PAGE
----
Today, I spent most of my time playing with/chasing around the precioso 2-year-old son of our hosts for the next couple of days, Leslie and David. We went to the park, played with his pelota, went down the slide countless times and managed to coax him into going on a walk only after the garbage men caught our attention and distracted Ryan David from the play set. Leslie came home for the afternoon and descansamos for the afternoon, playing cards, and chasing Ryan David around between excursions to the little tienda to buy forgotten things for meals.
|Ryan David the Adorable
There are a few points here that are not thematically related to anything in particular, but that I thought you might find interesting:
- it is so hot here that standing motionless in the sun is enough to make sweat pour off of you in sheets
- there is no hot water, which would annoy me anywhere else, but here I am thankful. I think the norm will be 2-3 showers/day for this kid.
- absolutely no toilet paper in the toilets or they risk clogging
- us weak-stomached gringos don’t dare drink the water (can’t even brush your teeth from the tap), eat fresh peel-less vegetables or drink unpasturized milk
- we live in a gated community, which is perfectly safe, but which we are not allowed out of without accompaniment. guards with big guns bike by periodically, and there is surveillance 24/7
|Well, now that bowl cuts are back in and I need a haircut ….
This evening, as Ryan David ran himself to sleep on a blanket on the floor, Leslie and David told us about growing up in the ’80s during the civil war
. They were both young, 7 and 5, when the worst of it happened but remember vividly having to hide and flee for their lives.
I am struck by how similar the problems seem to be in this country to those in the US, but how even greater access to guns and gangs and less social support make this country the second most violent in the world, clocking in at 14 or so murders a day for about 6 million people. They talked about the struggles of learning how to be a parent, and about how difficult it was for David to take a lower-paying job so that he could actually spend time with his family. About being a father without having one. About learning how to bottle feed and being a nervous wreck in the hospital waiting for his son to be born.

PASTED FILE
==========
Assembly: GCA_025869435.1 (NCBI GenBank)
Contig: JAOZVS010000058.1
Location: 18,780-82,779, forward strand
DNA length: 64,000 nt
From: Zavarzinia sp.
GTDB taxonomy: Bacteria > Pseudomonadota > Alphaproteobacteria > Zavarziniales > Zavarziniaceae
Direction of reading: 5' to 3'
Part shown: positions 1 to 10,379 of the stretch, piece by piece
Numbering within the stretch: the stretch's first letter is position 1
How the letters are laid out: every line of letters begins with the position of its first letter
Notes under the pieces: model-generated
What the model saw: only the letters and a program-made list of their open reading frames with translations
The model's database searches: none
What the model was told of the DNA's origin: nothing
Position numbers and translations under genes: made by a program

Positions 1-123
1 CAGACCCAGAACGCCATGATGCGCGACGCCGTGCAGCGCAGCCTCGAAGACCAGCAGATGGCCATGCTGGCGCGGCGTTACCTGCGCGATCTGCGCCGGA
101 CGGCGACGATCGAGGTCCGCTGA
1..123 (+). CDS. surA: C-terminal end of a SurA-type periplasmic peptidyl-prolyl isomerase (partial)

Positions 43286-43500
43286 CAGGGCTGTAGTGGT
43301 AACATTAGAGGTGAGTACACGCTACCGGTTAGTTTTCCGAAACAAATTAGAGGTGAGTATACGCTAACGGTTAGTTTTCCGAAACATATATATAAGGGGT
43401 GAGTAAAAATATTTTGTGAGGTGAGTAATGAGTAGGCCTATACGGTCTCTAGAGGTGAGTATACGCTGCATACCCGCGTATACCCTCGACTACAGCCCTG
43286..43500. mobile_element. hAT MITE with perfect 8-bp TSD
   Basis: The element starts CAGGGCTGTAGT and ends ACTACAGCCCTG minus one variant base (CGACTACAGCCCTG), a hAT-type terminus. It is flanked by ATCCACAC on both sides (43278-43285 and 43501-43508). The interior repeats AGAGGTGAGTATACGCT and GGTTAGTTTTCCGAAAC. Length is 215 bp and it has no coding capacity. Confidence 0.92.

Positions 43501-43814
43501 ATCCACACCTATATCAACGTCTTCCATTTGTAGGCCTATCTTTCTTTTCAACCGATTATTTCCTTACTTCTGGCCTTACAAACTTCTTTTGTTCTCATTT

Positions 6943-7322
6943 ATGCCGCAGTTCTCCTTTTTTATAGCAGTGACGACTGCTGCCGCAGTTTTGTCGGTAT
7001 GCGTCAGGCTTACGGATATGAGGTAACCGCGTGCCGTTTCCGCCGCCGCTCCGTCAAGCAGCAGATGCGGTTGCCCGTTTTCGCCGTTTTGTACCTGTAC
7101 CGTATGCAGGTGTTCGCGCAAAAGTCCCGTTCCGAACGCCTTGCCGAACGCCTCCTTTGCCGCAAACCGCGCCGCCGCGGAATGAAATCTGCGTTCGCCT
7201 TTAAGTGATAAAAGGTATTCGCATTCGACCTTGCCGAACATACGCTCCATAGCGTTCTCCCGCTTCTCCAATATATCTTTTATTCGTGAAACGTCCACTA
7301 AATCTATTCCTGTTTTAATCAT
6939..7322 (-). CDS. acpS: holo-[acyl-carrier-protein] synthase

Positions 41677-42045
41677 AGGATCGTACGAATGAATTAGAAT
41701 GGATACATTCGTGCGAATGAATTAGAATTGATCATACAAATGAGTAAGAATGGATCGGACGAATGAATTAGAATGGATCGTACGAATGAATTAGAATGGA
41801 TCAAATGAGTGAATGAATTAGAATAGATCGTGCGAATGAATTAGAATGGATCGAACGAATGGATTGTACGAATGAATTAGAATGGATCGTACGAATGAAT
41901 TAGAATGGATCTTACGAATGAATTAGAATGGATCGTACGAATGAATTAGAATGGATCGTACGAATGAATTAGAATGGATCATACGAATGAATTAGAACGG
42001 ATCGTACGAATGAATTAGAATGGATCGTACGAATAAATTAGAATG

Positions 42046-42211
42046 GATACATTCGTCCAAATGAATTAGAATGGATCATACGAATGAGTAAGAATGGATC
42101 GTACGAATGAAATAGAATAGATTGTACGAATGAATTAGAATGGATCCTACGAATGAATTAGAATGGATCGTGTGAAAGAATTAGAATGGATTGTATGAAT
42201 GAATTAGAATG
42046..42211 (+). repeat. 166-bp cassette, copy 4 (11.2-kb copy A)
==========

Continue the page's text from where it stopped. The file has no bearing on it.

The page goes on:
I am also struck, however, with the differences. These are people who have lived
war. Leslie saw a grown man shot by a 16-year-old gangster 20 feet from her car. David remembers spending 5 days barricaded in a bedroom with his mother and sister at the age of 5 with mattresses set up all around to absorb bullets, living on honey because that was all they had to eat. Before leaving their house to flee to Chalatenango, his mother covered his eyes with a cloth so he couldn’t see the bodies piled in the streets and streams of blood running from them. Leslie slept under tables with her 3 siblings so that if the government bombed the house (trying to get the guerrilleros) they’d have some protection. She watched a neighbor man who had climbed a tree to pick fruit get shot because a sniper saw him and assumed malicious intent. Perhaps the reason the US seems so eager to make war on foreign soil is that the people don’t have stories like these to remind them of the horrors such violence can bring to people. Leslie says that even if she weren’t a Quaker pacifist
, she still would never ever let Ryan David play with a toy gun or play a violent video game.
I am amazed as well at the central role that faith plays in their lives. It’s not gracias to luck, or gracias to hard work but gracias a Dios that their families both survived the civil war, that they had places to seek refuge, that the week they ran out of money for Ryan David’s formula a friend had a lot of extra to get rid of. Faith here is a great source of needed strength in a way I have never really seen in the States before. There is so much love and so many thanks given in this house, it is no wonder Salvadorans are the happiest people in the world, even with all of the obstacles!